Chapter 38. Modeling and Simulation of Failure Processes in Composites

  1. J. P. Singh
  1. Jacob Fish,
  2. Kamlun Shek,
  3. Said Gomaa,
  4. Mark S. Shephard,
  5. George J. Dvorak,
  6. William E. Bachrach and
  7. Amr M. Wafa

Published Online: 26 MAR 2008

DOI: 10.1002/9780470294444.ch38

Proceedings of the 21st Annual Conference on Composites, Advanced Ceramics, Materials, and Structures - B: Ceramic Engineering and Science Proceedings, Volume 18, Issue 4

Proceedings of the 21st Annual Conference on Composites, Advanced Ceramics, Materials, and Structures - B: Ceramic Engineering and Science Proceedings, Volume 18, Issue 4

How to Cite

Fish, J., Shek, K., Gomaa, S., Shephard, M. S., Dvorak, G. J., Bachrach, W. E. and Wafa, A. M. (1997) Modeling and Simulation of Failure Processes in Composites, in Proceedings of the 21st Annual Conference on Composites, Advanced Ceramics, Materials, and Structures - B: Ceramic Engineering and Science Proceedings, Volume 18, Issue 4 (ed J. P. Singh), John Wiley & Sons, Inc., Hoboken, NJ, USA. doi: 10.1002/9780470294444.ch38

Author Information

  1. Rensselaer Polytechnic Institute, Troy, NY 12180

Publication History

  1. Published Online: 26 MAR 2008
  2. Published Print: 1 JAN 1997

ISBN Information

Print ISBN: 9780470375532

Online ISBN: 9780470294444

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Keywords:

  • heterogeneous;
  • delamination;
  • parameters;
  • integration;
  • computational complexity

Summary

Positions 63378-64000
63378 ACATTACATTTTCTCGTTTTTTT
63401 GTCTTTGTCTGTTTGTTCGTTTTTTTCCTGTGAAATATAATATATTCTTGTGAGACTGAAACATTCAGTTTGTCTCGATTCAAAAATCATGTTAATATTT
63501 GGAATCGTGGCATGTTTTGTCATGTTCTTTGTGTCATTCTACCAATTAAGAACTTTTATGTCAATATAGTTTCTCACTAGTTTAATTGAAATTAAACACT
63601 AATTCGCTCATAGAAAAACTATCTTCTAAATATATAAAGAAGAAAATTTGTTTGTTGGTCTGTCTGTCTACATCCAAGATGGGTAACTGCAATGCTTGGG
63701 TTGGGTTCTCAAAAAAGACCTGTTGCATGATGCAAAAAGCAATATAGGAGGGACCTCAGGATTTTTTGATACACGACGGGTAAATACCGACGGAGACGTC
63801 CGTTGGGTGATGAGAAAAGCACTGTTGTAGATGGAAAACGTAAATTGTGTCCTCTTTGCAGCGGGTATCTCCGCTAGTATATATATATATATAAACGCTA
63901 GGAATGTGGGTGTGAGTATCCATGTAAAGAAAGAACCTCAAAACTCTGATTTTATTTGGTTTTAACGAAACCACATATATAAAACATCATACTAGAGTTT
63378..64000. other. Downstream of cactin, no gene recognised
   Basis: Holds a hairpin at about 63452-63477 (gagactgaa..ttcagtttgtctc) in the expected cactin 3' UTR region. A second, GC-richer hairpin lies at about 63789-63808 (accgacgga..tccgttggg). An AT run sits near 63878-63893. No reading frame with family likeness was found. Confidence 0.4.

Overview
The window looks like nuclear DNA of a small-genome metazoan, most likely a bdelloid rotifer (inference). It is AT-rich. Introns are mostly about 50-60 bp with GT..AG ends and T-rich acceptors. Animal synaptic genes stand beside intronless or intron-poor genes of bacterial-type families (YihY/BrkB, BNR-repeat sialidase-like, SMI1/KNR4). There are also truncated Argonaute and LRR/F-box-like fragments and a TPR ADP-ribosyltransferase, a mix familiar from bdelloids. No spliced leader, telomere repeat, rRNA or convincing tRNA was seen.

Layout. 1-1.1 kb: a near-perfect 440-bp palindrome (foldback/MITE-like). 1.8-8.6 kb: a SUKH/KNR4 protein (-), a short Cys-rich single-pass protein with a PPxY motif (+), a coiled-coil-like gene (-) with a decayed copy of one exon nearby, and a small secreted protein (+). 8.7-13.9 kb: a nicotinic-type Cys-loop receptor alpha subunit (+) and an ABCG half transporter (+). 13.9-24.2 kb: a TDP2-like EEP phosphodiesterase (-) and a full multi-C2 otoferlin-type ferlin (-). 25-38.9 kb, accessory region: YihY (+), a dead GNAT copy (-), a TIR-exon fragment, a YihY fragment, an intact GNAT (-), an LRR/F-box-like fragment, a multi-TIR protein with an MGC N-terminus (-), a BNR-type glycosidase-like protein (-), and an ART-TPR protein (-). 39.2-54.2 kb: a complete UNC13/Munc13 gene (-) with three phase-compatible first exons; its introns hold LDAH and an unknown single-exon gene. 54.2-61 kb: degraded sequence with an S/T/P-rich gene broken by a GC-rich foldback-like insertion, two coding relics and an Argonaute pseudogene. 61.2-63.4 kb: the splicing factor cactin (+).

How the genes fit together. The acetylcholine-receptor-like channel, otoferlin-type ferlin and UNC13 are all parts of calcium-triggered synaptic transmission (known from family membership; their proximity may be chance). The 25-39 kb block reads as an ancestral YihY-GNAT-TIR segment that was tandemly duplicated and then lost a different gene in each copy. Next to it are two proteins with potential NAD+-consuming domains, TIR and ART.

The paper describes recent research conducted at Rensselaer aimed at modeling and simulation of failure processes in composite materials and structures using micromechanical and macromechanical approaches. The micromechanical approach is based on the mathematical homogenization theory with eigenstrains and a rapid post-processing procedure, which enables you to solve large scale structural systems in heterogeneous media at a cost comparable to problems in homogeneous media without significantly compromising on solution accuracy. The building blocks of the macromechanical approach are as follows: (i) enriching through-the-thickness kinematics of the shell to compute 3D effects, (ii) simulation of the delamination growth by incorporating discontinuous through-the-thickness interpolants, (iii) development delamination indicators to predict the critical regions so that enriched shell elements would be used only when and where it is necessary to do so, (iv) use of continuum damage mechanics approach to simulate evolution of delamination growth, and (v) calibration of critical damage parameters at the interface against the fracture toughnesses.